Current efforts in the area of drug delivery include the development of targeted delivery in which the drug is only active in the target area of the body (for example, in cancerous tissues) and sustained release formulations in which the drug is released over a period of time in a controlled manner from a formulation. In order to achieve efficient targeted delivery, the designed system must avoid the host's defense mechanisms and circulate to its intended site of action. Types of sustained release formulations include liposomes, drug loaded biodegradable microspheres and drug polymer conjugates.

In this sense, Nanoparticles (NP) in Biomedicine represent a promising technology for drug transport and release. There are many possibilities for NP´s surface functionalization and so, many strategies for including drugs in them (allowing NP going mainly to their acting site) can be developed.

This research line represents a new strategy for including some antiviral compounds active against hepatitis C virus (HCV), that were previously developed in this group.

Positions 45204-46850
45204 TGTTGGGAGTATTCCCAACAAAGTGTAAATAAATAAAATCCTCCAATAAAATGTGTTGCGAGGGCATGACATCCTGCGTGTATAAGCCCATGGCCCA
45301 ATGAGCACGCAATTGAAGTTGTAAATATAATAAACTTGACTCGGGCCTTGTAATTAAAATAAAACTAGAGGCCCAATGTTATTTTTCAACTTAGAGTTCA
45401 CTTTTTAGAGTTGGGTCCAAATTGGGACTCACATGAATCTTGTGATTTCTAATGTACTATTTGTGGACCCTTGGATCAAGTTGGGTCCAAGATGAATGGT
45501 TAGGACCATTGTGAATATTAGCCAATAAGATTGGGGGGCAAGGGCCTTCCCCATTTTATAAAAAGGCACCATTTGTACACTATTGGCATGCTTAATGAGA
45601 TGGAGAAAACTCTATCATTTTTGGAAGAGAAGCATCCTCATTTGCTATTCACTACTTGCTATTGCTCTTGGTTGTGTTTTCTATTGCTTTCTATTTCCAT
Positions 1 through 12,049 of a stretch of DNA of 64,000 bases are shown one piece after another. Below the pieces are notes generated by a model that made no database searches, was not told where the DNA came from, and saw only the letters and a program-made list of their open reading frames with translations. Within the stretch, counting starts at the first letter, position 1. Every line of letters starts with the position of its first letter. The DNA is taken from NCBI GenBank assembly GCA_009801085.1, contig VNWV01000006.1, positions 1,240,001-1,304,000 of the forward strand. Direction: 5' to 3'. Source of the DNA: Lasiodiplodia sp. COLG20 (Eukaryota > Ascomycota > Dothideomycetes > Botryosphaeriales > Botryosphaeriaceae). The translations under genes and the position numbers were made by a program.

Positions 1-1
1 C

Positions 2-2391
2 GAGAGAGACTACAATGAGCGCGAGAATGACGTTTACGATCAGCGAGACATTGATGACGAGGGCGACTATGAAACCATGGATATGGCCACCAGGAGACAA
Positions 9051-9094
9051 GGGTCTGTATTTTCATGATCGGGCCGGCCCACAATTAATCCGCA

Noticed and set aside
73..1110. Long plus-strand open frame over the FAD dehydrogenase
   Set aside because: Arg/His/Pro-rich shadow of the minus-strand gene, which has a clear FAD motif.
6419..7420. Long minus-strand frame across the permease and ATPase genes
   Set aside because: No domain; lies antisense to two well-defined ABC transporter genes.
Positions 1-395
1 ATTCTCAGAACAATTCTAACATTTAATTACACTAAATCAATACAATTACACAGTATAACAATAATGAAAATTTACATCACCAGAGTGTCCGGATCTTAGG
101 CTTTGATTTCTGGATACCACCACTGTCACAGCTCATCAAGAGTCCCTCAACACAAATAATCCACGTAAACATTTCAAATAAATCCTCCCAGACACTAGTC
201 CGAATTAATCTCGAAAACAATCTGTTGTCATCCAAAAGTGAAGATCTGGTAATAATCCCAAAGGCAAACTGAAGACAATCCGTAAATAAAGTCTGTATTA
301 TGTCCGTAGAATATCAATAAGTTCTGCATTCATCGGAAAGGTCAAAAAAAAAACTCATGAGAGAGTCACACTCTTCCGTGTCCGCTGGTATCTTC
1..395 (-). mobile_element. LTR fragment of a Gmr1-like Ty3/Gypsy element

Several materials have been used:


1/ Cyclodextrins:

The chemical structure of CDs, cyclic oligosaccharides composed of α-1,4-glycosidic-linked glycosyl residues, pro­vides them structural and physico-chemical properties that allow their use as molecular carriers.

In their hydropho­bic cavity a wide range of compounds ranging from ions to proteins can be trapped. In addition, CDs exhibit low toxic­ity and low immunogenicity, and they have been used in the pharmaceutical field by promoting CD-drug complexes in order to improve the absorption, distribution, metabolism, excretion, and toxicity (ADMET)-related properties of a drug (eg, solubil­ity, stability, delivery and release, membrane permeability and absorption, toxicity). Currently, more than 30 products can be found in the market based on CD complexes.